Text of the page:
Plans to rezone East Midtown have been put on hold after negotiations to bring the project, which the mayor has been passionate about, to a vote failed Tuesday.
City Council Speaker Christine Quinn announced that the council needed more time to look into the details of the proposal that would have given landlords who own properties in 73-block area surrounding Grand Central Terminal the right to raise their building heights and purchase air rights from the city.
Several residents and elected officials, including Councilman Councilman Daniel Gardonick, who represents the neighborhood, expressed concern that the rezoning would hurt smaller building owners and the city's asking price for air space was too small.
"We want to see development in the area that is both responsible and encourages growth that keeps us competitive with other cities. But, with so many outstanding issues, there is no good reason to rush the proposal through," Quinn and Gardonick said in a joint statement.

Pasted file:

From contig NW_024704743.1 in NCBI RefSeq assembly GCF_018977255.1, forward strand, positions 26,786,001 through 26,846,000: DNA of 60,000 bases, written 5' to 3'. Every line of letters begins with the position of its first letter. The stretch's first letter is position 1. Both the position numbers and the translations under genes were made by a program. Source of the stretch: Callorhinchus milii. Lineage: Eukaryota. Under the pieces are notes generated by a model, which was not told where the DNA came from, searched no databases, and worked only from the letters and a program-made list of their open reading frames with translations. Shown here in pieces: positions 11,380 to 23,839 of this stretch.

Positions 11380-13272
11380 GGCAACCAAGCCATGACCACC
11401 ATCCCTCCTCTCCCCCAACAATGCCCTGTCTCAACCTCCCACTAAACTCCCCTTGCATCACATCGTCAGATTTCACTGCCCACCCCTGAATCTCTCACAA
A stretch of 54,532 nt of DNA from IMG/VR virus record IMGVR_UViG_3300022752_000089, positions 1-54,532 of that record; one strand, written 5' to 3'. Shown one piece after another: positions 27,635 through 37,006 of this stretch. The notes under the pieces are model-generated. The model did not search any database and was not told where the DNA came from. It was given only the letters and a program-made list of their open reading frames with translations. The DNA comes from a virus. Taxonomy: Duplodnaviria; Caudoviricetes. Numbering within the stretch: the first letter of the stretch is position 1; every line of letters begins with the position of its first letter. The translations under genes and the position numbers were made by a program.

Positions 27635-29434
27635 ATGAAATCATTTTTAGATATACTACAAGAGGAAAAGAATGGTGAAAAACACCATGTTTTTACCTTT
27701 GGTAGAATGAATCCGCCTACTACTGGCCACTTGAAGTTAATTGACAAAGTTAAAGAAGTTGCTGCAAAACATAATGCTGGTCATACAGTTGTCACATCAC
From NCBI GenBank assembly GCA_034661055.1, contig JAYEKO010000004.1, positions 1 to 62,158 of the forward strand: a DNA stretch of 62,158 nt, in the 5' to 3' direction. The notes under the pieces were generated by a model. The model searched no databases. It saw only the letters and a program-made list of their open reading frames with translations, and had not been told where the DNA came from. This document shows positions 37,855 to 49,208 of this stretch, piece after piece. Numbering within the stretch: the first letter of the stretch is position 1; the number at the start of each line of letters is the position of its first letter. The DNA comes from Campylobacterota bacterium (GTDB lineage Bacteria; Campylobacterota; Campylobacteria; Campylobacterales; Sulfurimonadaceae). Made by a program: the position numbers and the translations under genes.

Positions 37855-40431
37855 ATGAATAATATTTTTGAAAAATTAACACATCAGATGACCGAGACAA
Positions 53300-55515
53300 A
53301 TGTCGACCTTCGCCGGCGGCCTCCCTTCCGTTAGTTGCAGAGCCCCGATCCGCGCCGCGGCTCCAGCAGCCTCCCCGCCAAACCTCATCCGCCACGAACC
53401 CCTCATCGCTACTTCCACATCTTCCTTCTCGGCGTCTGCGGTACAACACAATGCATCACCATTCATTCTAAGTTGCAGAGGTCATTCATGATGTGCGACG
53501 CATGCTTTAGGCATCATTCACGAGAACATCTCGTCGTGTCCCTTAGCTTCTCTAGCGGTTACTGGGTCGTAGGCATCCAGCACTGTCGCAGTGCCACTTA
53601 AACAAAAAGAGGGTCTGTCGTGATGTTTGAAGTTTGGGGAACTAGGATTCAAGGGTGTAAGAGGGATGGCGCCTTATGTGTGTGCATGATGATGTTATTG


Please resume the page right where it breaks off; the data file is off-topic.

Mayor Michael Bloomberg, who actively has been pushing for the rezoning, said he was disappointed with the Council's last minute change of heart and warned of the long term problems it will cause.
The money collected for the airspace would have been used for pedestrian and transit access near Grand Central.
"This will unfortunately cost the area hundreds of millions of dollars in badly needed subway and street improvements and $1 billion in additional tax revenue - as well as tens of thousands of new jobs that would have been created," he said in a statement.
Bloomberg added that the City Planning Commission, which approved the rezoning in September, spent years discussing the plan with residents and property owners and worked out the necessary details for a mutual agreement. The process will now have to start from the beginning in 2014 if it becomes a reality.
Mayor-elect Bill de Blasio said he was glad that the Council would vote no on the plan.
"We need to address the many unanswered questions about this plan, including how to build the infrastructure needed to accommodate the additional density created by the rezoning, and how to ensure that new development rights are appropriately priced to create the best possible value for the city," he said in a statement.